The Tattooist of Auschwitz is written in short, to the point, vignettes, making it a quick and easy read.  Once I started, I could not stop.  I had to know what happened to Lale and the love of his life, Gita.  By the end of the book, I was sobbing.

I would recommend this book for book clubs, or even as an alternate text in high schools.



“The Distant Hours”: a review

The letter that arrives decades after it is post-marked is the first indication that Edie’s mother has been keeping secrets.  Although her mother is not sharing any information, Edie is intrigued enough to investigate on her own.  She finds herself visiting a decaying castle, where she encounters the Blythe sisters, and the mystery deepens.

Fluctuating between current and war times, The Distant Hours is richly descriptive, and offers an intriguing storyline as well as quirky, but loveable characters.  The castle, itself, with its draughty corridors and shadowy corners is the perfect setting to spark the imagination.

Kate Morton is fast becoming one of my favourite authors.  Opening her novels is like settling in with a comfortable old friend, knowing that the conversation will be lively and satisfying.

Other books that I have read and reviewed by this author include:  The Forgotten GardenThe Secret Keeper, and The Lake House.  



“A Land More Kind Than Home”: Review

Some books hook you right from the beginning and won’t let you go until you’ve drained every last word out of them.  A Land More Kind Than Home is such a novel.

Told through the perspective of three narrators, Wiley Cash’s tale of fanaticism in the south is a coming of age story, a murder mystery, and a study of human character.

Addie Lyle is an old woman with brass roots sensibility.  She hasn’t stepped foot in the church since the first incident, and she has made it her business that the children of Marshall don’t need to see what goes on either.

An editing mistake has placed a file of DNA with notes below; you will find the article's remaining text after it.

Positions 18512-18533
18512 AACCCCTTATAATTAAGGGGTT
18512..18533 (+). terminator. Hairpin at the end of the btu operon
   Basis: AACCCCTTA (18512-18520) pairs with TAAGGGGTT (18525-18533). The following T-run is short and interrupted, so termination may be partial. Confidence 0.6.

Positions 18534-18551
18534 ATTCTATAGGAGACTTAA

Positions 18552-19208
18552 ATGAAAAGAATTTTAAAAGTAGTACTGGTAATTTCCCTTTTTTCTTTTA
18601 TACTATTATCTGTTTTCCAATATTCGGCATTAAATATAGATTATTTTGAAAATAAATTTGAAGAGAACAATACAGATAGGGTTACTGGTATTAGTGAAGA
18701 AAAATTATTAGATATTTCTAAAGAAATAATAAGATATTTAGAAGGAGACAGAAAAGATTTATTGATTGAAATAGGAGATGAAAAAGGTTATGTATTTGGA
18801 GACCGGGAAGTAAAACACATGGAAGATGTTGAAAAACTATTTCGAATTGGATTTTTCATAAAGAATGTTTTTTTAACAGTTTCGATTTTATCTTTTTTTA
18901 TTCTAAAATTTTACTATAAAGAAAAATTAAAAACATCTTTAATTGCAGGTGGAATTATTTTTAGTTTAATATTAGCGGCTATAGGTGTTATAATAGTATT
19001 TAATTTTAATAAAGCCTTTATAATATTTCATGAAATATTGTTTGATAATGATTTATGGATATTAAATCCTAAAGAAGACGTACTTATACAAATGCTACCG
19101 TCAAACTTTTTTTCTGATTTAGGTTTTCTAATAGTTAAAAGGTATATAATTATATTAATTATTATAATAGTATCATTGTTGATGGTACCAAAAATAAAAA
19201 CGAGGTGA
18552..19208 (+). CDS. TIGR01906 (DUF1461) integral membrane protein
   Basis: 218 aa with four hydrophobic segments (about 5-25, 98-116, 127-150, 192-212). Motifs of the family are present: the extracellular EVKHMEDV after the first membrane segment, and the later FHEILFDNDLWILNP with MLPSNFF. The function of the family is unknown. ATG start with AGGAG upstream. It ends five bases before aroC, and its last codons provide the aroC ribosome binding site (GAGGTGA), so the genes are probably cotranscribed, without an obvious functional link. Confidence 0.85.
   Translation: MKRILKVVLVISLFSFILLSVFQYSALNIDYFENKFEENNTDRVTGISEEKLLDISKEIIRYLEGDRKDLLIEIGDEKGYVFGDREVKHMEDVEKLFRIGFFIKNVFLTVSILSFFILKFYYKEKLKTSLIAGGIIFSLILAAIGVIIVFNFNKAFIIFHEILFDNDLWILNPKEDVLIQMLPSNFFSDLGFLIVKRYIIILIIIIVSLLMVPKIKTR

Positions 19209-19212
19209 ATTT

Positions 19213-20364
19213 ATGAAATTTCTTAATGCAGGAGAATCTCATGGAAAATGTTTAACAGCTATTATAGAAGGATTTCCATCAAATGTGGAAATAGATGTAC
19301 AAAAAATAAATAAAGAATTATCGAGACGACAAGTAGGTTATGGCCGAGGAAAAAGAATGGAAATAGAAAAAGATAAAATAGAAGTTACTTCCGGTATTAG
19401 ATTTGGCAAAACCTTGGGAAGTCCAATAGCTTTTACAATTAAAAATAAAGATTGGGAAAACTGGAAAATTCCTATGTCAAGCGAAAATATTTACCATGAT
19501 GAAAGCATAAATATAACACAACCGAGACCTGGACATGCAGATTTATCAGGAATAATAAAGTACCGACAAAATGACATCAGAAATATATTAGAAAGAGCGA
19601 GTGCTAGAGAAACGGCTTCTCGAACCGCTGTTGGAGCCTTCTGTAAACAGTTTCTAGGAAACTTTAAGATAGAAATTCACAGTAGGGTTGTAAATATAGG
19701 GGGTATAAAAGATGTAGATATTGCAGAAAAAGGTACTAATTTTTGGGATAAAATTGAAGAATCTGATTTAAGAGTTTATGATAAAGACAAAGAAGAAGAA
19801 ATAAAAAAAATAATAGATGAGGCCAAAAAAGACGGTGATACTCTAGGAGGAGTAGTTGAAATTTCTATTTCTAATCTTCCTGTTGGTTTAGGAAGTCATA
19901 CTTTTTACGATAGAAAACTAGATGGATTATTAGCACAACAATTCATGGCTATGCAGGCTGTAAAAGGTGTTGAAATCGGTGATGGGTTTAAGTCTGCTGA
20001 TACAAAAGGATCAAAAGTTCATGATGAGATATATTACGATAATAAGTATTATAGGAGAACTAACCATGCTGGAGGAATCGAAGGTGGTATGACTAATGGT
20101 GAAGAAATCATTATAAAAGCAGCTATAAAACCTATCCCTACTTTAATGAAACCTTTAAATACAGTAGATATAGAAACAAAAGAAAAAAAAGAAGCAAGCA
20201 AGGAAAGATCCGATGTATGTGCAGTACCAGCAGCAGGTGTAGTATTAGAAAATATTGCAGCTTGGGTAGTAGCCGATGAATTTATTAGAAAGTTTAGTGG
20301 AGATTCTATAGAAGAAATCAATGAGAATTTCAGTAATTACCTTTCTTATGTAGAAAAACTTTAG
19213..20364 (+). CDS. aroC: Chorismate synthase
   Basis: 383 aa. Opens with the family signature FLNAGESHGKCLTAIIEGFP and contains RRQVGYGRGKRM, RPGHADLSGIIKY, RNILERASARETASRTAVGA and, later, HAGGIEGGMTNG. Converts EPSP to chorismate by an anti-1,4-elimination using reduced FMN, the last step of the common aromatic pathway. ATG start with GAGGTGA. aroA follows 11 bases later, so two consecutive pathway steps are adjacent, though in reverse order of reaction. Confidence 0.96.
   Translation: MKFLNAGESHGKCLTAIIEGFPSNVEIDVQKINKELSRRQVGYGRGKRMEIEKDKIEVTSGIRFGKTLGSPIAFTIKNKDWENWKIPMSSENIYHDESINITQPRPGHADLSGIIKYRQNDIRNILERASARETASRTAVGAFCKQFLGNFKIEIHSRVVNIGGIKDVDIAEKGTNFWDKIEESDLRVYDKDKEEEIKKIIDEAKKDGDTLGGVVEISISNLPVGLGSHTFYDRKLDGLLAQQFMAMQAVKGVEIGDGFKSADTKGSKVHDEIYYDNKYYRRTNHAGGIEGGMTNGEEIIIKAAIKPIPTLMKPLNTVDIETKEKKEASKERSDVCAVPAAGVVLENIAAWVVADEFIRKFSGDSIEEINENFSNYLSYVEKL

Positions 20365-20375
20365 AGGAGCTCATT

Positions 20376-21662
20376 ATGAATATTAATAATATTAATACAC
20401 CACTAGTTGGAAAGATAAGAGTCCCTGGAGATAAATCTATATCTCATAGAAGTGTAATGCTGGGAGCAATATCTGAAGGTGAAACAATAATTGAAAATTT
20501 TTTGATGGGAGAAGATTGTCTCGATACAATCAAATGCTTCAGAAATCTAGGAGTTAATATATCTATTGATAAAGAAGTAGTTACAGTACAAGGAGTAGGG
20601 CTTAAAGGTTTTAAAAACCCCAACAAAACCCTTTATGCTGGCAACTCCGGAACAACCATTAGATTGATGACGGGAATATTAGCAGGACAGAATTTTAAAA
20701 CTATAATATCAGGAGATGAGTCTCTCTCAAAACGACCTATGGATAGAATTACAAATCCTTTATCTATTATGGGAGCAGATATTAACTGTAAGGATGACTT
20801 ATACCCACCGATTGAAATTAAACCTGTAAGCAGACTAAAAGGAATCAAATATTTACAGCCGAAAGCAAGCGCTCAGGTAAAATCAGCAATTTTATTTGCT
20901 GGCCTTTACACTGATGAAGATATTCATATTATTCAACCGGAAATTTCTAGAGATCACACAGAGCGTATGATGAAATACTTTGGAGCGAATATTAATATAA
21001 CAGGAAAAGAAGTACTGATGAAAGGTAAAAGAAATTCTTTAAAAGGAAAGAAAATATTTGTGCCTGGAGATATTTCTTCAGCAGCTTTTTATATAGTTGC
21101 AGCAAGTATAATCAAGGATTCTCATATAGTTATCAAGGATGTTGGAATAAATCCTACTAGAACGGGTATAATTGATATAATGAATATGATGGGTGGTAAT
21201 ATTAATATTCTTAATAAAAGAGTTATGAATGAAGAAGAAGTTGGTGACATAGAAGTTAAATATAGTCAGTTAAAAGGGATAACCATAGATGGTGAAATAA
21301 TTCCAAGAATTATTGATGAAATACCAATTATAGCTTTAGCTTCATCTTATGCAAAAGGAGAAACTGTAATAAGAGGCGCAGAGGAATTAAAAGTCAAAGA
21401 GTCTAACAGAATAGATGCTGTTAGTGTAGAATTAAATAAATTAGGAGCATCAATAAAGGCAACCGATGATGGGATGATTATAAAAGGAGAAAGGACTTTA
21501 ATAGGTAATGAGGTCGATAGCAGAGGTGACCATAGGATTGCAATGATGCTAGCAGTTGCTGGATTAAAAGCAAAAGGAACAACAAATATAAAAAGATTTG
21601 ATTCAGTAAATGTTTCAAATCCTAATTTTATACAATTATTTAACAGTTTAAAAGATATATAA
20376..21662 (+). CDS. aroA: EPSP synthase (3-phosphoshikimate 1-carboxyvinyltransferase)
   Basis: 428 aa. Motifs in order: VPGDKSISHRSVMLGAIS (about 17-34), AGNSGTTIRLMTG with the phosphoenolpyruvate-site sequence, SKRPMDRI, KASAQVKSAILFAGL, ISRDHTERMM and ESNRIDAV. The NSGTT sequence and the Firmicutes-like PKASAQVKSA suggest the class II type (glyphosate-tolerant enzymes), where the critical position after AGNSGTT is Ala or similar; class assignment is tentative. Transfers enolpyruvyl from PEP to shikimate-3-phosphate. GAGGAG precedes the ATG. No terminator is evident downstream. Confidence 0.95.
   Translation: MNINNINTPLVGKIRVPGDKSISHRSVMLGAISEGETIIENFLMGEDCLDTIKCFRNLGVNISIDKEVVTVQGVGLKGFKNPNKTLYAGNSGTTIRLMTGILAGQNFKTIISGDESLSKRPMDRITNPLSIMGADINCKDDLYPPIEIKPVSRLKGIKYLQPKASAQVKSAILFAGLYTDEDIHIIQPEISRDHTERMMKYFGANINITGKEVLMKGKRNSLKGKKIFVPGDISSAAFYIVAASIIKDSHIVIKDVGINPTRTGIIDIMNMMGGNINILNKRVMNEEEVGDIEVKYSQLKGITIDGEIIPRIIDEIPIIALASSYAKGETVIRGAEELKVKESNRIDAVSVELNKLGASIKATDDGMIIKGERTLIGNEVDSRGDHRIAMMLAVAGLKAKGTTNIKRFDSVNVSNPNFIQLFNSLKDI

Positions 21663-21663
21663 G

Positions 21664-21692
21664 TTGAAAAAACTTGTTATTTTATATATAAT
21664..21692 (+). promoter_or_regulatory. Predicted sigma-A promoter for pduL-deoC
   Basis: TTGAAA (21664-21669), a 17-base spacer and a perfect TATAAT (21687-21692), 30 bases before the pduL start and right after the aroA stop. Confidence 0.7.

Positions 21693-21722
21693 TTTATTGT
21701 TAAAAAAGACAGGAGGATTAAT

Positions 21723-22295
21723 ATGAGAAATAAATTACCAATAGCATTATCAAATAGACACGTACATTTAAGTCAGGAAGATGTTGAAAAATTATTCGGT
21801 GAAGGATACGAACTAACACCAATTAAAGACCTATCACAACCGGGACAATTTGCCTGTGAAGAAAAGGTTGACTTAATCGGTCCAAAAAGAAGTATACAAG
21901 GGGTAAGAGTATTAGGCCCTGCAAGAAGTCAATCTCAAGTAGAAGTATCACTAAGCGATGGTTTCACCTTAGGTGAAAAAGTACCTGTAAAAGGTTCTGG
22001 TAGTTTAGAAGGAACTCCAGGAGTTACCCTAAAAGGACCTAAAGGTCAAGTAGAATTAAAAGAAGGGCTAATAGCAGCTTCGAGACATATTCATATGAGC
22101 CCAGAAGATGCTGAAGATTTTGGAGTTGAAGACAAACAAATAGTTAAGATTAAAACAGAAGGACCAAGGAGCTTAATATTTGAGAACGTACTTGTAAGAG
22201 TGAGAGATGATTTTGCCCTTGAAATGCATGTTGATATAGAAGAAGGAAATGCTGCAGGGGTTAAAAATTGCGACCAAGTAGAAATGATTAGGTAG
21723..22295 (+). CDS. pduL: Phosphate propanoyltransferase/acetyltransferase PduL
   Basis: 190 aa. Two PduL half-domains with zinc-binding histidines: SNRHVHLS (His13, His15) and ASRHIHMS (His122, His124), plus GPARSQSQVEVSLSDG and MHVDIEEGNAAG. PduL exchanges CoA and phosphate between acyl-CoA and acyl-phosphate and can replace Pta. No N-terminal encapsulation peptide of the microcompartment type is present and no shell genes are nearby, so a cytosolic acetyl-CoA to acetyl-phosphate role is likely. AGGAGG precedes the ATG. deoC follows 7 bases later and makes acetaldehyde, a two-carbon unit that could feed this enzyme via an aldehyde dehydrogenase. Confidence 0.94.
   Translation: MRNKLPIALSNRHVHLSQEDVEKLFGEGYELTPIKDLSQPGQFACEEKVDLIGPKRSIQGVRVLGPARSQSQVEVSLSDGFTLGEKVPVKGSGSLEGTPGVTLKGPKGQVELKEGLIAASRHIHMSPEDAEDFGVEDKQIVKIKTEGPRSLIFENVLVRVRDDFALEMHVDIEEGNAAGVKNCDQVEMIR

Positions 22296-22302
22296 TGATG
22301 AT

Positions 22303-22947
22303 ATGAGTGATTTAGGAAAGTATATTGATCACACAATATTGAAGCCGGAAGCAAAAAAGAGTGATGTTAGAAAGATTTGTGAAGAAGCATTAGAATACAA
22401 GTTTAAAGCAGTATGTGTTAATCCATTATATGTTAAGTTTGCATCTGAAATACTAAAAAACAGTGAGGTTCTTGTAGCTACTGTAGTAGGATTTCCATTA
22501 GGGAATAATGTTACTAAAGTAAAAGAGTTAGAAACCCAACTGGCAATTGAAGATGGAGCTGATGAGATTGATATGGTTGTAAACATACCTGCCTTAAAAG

Jess Hall is at that inquisitive age, and together with his older brother, Stump, and a neighbour boy, they do what boys do – explore outside the permitted boundaries.

The third narrator is the old sheriff, Clem, who understands too well the heartbreak and senselessness of loss.

Fire and brimstone is being taught at the local church, and there are way too many snakes involved.

I listened to the audio version of this book, read by Nick Sullivan, Lorna Raver, and Mark Bramhall.

A Land More Kind Than Home contains scenarios that are frightening, including death scenes.  Sex is referenced, but not explicit.  This would make a good book club selection.

“Apprenticed to Venus”: a Review

Subtitled My Secret Life with Anaïs Nin, Apprenticed to Venus is the part memoir, part novel of Tristine Rainier, who mentored under the famous diarist.

Although  I have been inspired by Nin’s words, I have known very little about her, so I was eager to read this book.  Rainier, on an errand from her artist aunt, encounters Anaïs at her home in New York, and from there becomes part of the bizarre and tantalizing underworld of Nin’s complicated life.

The story begins with a very naive and impressionable Tristine, who is anxious to stay in her idol’s good books.  In modern day terms, Nin is a classic narcissist, who uses others for her own gain, and even though Tristine experiences the warmth and distancing characteristic of such a personality, she remains loyal to Anaïs, questioning her own motivations right to the end, and defending the lessons that Nin’s influence has taught her.

Rainier’s commitment to Nin is contagious, and I found myself also drawn in by the eccentric’s charm, wanting to know more.

Interspersed with Nin’s story is Rainier’s own story, from shy teenager to accomplished literary figure in her own right.

Apprenticed to Venus is primarily the story of two women and the bonds that define their relationship.  It is also about celebrity, and love, and the search for women’s equality.  There is nothing conventional about Anaïs Nin, as witnessed by Rainier’s account, and I think that is perhaps why I shall continue to be inspired by her.

“Before We Were Yours”: A Review

Before We Were Yours, by Lisa Wingate introduces the shameful story of the Tennessee Children’s Home Society, an organization run by Georgia Tann, a woman who made money by abducting poor children from their homes and selling them into adoption.